OTTAWA - Despite having been suddenly given the green light to stand up and speak without political sanction in the House of Commons, MPs weren't exactly seizing the day Wednesday.
Only three MPs appeared to test the system approved by Speaker Andrew Scheer, who reminded them Tuesday that they could actually rise whenever they want and indicate their desire to make a statement or ask a question.
Decades of convention have seen the parties provide the Speaker with lists of MPs who plan to speak, but Scheer said he alone has the power to recognize parliamentarians who have something to say. In the Senate, members of the upper chamber don't always pay heed to their party's speaking list.
The MP at the centre of the controversy, Conservative Mark Warawa, successfully delivered an unscheduled statement about an arts centre fundraiser in his B.C. riding. About two dozen Tory MPs stood to applaud him when he was done.
Warawa sparked the debate about freedom of speech for MPs last month when he complained to the Speaker about having been prevented from making a statement by the Conservative party whip.
Not everyone was as successful in catching Scheer's eye, however.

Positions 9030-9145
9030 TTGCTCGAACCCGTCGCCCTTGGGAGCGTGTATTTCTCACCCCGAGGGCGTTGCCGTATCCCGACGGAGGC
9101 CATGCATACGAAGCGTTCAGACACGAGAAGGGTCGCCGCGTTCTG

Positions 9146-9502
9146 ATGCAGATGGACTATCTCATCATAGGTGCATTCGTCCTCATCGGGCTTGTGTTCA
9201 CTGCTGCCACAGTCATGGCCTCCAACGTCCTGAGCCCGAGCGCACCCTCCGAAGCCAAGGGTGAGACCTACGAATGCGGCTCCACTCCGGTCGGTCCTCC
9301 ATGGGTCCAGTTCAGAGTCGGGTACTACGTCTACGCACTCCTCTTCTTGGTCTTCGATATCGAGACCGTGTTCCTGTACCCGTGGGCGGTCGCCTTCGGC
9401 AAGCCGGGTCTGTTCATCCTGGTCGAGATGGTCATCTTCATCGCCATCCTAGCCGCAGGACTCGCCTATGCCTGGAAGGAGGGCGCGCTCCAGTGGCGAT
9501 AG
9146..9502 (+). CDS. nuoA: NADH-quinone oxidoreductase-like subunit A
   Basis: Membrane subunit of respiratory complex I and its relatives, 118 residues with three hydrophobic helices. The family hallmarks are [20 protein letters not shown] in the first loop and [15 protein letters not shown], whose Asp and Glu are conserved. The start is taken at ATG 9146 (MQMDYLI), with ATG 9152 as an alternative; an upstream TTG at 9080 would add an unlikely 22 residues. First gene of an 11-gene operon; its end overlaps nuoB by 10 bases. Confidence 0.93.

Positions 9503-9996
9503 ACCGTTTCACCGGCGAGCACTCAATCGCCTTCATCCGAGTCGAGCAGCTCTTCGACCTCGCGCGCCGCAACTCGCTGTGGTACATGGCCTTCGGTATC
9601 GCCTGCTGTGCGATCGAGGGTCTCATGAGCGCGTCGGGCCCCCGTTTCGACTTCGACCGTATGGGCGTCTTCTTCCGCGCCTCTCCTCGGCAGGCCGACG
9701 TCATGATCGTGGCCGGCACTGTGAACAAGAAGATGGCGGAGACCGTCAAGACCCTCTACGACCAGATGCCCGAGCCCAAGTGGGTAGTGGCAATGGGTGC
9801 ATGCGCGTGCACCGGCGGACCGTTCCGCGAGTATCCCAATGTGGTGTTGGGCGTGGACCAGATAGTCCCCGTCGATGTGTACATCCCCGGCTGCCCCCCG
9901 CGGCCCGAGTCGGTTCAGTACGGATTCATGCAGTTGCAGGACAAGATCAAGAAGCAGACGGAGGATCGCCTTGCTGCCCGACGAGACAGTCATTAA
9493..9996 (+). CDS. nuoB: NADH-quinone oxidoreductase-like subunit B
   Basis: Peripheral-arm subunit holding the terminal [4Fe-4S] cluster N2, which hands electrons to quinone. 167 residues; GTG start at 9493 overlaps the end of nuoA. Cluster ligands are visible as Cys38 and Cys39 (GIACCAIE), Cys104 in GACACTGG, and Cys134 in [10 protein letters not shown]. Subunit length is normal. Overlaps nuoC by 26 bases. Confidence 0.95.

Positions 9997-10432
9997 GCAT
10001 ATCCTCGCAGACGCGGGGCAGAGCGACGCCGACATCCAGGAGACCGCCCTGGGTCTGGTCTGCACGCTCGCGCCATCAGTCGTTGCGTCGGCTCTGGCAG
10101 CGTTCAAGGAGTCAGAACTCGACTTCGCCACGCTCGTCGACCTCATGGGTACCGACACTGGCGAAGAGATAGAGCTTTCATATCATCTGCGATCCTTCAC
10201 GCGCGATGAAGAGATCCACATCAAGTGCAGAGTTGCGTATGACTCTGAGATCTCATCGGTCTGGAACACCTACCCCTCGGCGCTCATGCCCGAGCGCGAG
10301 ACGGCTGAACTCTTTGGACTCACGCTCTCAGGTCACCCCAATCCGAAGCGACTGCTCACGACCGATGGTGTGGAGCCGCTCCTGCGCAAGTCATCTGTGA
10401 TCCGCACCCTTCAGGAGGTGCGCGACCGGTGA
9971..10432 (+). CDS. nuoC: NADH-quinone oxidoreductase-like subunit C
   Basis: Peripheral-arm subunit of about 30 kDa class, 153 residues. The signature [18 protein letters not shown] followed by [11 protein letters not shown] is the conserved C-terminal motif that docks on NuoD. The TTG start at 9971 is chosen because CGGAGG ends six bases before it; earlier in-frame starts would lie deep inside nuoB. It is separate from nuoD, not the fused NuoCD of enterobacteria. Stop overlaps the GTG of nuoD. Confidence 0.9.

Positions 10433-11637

Liberal MP Denis Coderre and Green party Leader Elizabeth May looked like they were in church, bobbing up and down repeatedly in hopes of being acknowledged.
Coderre — who had already been scheduled to speak — got his question in, but May did not, despite the fact a number of opposition MPs were given multiple opportunities to pose questions to the government.
"I don't take it amiss that I wasn't recognized today, but I think that the Speaker's ruling was clear," May said.
"And in an effort to remind all my fellow MPs that question period is no longer controlled, and it never was, by whips and party lists, we should do our best to break down that political party control by, I hope, more members standing and hoping to be recognized in question period."
The House of Commons began debate on a Liberal motion Thursday that would see MPs speak in alphabetical order, while respecting the speaker's ultimate right to recognize whomever he or she chooses.
Conservative House leader Peter Van Loan, who indicated the government's front bench would be opposing the motion, didn't miss his chance to take a swipe at Liberal Leader Justin Trudeau, who originally proposed the idea.
"I don't see that there is a meaningful and practical benefit to this House...it simply advances the Liberal leader's agenda in his effort to change the subject from his very bad week and a half," Van Loan said.
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